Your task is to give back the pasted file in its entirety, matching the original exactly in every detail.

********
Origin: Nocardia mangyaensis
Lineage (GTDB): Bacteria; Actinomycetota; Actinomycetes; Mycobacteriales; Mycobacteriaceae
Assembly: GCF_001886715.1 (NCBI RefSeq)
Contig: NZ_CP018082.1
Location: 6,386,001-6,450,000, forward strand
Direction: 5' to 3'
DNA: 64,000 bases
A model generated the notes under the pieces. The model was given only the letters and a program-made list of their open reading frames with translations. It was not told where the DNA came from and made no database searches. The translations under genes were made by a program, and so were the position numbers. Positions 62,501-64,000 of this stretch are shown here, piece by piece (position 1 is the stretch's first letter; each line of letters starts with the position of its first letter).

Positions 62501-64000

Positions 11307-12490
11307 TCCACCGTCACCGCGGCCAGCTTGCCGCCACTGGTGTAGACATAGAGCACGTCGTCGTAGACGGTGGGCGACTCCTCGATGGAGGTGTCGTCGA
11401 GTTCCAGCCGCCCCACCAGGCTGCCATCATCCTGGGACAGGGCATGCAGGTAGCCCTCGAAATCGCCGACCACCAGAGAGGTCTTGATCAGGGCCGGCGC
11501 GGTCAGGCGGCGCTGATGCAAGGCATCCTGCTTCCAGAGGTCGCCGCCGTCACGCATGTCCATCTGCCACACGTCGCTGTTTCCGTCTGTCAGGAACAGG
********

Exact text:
Origin: Nocardia mangyaensis
Lineage (GTDB): Bacteria; Actinomycetota; Actinomycetes; Mycobacteriales; Mycobacteriaceae
Assembly: GCF_001886715.1 (NCBI RefSeq)
Contig: NZ_CP018082.1
Location: 6,386,001-6,450,000, forward strand
Direction: 5' to 3'
DNA: 64,000 bases
A model generated the notes under the pieces. The model was given only the letters and a program-made list of their open reading frames with translations. It was not told where the DNA came from and made no database searches. The translations under genes were made by a program, and so were the position numbers. Positions 62,501-64,000 of this stretch are shown here, piece by piece (position 1 is the stretch's first letter; each line of letters starts with the position of its first letter).

Positions 62501-64000

Positions 11307-12490
11307 TCCACCGTCACCGCGGCCAGCTTGCCGCCACTGGTGTAGACATAGAGCACGTCGTCGTAGACGGTGGGCGACTCCTCGATGGAGGTGTCGTCGA
11401 GTTCCAGCCGCCCCACCAGGCTGCCATCATCCTGGGACAGGGCATGCAGGTAGCCCTCGAAATCGCCGACCACCAGAGAGGTCTTGATCAGGGCCGGCGC
11501 GGTCAGGCGGCGCTGATGCAAGGCATCCTGCTTCCAGAGGTCGCCGCCGTCACGCATGTCCATCTGCCACACGTCGCTGTTTCCGTCTGTCAGGAACAGG